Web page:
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Open Access Highly Accessed Research article

The mitochondrial genomes of Ancylostoma caninum and Bunostomum phlebotomum – two hookworms of animal health and zoonotic importance

Aaron R Jex1, Andrea Waeschenbach2*, Min Hu1, Jan A van Wyk3, Ian Beveridge1, D Timothy J Littlewood2 and Robin B Gasser1

Author Affiliations

1 Department of Veterinary Science, The University of Melbourne, 250 Princes Highway, Werribee, Victoria 3030, Australia

2 Department of Zoology, The Natural History Museum, Cromwell Road, London, UK

3 Department of Veterinary Tropical Diseases, Faculty of Veterinary Science, University of Pretoria, Private Bag X04, 0110 Onderstepoort, South Africa

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BMC Genomics 2009, 10:79  doi:10.1186/1471-2164-10-79

Published: 11 February 2009

Abstract

Background

Hookworms are blood-feeding nematodes that parasitize the small intestines of many mammals, including humans and cattle. These nematodes are of major socioeconomic importance and cause disease, mainly as a consequence of anaemia (particularly in children or young animals), resulting in impaired development and sometimes deaths. Studying genetic variability within and among hookworm populations is central to addressing epidemiological and ecological questions, thus assisting in the control of hookworm disease. Mitochondrial (mt) genes are known to provide useful population markers for hookworms, but mt genome sequence data are scant.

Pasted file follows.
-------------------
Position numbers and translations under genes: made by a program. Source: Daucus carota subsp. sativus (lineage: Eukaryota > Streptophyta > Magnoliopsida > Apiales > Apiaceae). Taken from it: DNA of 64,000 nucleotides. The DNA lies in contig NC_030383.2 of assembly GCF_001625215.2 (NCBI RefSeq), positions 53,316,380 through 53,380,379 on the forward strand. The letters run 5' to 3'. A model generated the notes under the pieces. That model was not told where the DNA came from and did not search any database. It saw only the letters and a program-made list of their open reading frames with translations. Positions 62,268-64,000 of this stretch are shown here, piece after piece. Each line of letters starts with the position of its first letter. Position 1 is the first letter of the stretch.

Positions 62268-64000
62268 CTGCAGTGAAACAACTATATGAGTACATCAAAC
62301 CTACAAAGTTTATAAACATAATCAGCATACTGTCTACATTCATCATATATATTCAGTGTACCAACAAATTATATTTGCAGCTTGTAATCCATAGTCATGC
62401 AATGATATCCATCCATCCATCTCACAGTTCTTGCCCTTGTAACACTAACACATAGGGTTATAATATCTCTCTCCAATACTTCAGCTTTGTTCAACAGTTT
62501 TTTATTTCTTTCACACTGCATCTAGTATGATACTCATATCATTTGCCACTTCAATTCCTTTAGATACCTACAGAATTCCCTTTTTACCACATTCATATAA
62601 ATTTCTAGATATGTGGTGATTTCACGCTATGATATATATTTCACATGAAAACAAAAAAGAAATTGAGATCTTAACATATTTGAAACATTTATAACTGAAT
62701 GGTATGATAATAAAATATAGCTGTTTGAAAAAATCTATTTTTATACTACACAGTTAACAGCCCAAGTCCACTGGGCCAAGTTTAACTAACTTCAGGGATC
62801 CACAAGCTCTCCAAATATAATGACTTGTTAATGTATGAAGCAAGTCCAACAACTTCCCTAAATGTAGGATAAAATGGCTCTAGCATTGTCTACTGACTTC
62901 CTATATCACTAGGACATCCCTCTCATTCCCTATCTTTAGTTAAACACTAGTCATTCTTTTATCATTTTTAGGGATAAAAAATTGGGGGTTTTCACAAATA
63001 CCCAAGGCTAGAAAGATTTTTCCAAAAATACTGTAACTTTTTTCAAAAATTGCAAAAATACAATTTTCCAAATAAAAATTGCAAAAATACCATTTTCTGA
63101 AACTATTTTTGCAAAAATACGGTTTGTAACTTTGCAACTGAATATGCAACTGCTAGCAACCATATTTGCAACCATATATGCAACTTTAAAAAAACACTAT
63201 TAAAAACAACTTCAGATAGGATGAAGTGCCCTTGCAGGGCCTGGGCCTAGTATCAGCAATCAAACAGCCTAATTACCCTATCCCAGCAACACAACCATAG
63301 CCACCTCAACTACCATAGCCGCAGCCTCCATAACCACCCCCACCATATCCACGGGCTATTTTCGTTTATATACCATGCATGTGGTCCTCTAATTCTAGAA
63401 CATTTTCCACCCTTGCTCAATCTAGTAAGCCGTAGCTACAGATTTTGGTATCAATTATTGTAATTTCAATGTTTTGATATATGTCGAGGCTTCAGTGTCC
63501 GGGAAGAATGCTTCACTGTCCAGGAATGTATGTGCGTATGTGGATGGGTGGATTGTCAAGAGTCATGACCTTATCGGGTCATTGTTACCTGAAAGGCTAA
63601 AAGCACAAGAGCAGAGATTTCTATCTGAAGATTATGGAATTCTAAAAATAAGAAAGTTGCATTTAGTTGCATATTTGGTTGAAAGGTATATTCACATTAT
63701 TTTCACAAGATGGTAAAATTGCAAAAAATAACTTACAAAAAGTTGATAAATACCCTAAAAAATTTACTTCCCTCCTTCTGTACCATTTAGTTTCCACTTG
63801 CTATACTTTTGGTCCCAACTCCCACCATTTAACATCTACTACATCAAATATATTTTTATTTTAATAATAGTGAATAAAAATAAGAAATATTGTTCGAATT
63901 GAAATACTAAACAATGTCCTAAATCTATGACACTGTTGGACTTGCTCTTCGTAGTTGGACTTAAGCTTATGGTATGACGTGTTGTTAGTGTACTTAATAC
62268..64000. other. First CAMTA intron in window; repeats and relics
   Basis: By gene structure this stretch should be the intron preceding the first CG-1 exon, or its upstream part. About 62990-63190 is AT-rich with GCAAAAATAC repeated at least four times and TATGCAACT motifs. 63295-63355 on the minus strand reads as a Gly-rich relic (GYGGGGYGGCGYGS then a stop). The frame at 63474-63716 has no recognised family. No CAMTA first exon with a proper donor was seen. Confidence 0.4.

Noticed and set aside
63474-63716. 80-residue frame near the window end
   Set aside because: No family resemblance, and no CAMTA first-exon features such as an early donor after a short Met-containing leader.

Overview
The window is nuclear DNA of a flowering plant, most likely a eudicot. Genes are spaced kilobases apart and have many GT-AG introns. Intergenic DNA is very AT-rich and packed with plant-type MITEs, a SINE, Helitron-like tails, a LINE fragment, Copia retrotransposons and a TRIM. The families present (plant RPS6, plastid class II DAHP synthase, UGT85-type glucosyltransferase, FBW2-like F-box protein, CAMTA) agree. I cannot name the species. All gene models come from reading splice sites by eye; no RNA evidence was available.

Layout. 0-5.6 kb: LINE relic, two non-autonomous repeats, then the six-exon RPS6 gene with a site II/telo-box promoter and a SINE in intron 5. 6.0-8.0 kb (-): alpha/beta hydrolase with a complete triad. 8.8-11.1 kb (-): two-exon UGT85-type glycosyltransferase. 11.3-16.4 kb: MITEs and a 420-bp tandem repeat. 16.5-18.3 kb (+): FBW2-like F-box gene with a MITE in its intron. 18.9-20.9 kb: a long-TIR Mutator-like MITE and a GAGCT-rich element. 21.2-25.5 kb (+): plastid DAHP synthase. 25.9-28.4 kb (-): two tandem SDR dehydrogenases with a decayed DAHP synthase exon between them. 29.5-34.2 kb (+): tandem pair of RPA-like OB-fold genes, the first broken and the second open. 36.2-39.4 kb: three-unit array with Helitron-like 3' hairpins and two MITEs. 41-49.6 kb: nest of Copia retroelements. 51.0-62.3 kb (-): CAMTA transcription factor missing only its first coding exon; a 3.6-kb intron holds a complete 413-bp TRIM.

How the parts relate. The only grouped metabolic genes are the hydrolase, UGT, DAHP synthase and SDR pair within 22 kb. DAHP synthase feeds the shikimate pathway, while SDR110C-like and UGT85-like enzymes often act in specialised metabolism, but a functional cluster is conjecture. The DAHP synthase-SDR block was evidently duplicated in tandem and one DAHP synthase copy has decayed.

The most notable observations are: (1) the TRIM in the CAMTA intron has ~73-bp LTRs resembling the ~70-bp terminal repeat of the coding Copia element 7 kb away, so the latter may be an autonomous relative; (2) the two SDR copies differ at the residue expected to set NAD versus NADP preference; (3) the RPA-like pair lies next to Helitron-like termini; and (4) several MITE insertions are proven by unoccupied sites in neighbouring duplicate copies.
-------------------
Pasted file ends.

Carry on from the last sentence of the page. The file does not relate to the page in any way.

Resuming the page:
Results

The present study characterizes the complete mt genomes of two species of hookworm, Ancylostoma caninum (from dogs) and Bunostomum phlebotomum (from cattle), each sequenced (by 454 technology or primer-walking), following long-PCR amplification from genomic DNA (~20–40 ng) isolated from individual adult worms. These mt genomes were 13717 bp and 13790 bp in size, respectively, and each contained 12 protein coding, 22 transfer RNA and 2 ribosomal RNA genes, typical for other secernentean nematodes. In addition, phylogenetic analysis (by Bayesian inference and maximum likelihood) of concatenated mt protein sequence data sets for 12 nematodes (including Ancylostoma caninum and Bunostomum phlebotomum), representing the Ascaridida, Spirurida and Strongylida, was conducted. The analysis yielded maximum statistical support for the formation of monophyletic clades for each recognized nematode order assessed, except for the Rhabditida.

Conclusion

The mt genomes characterized herein represent a rich source of population genetic markers for epidemiological and ecological studies. The strong statistical support for the construction of phylogenetic clades and consistency between the two different tree-building methods employed indicate the value of using whole mt genome data sets for systematic studies of nematodes. The grouping of the Spirurida and Ascaridida to the exclusion of the Strongylida was not supported in the present analysis, a finding which conflicts with the current evolutionary hypothesis for the Nematoda based on nuclear ribosomal gene data.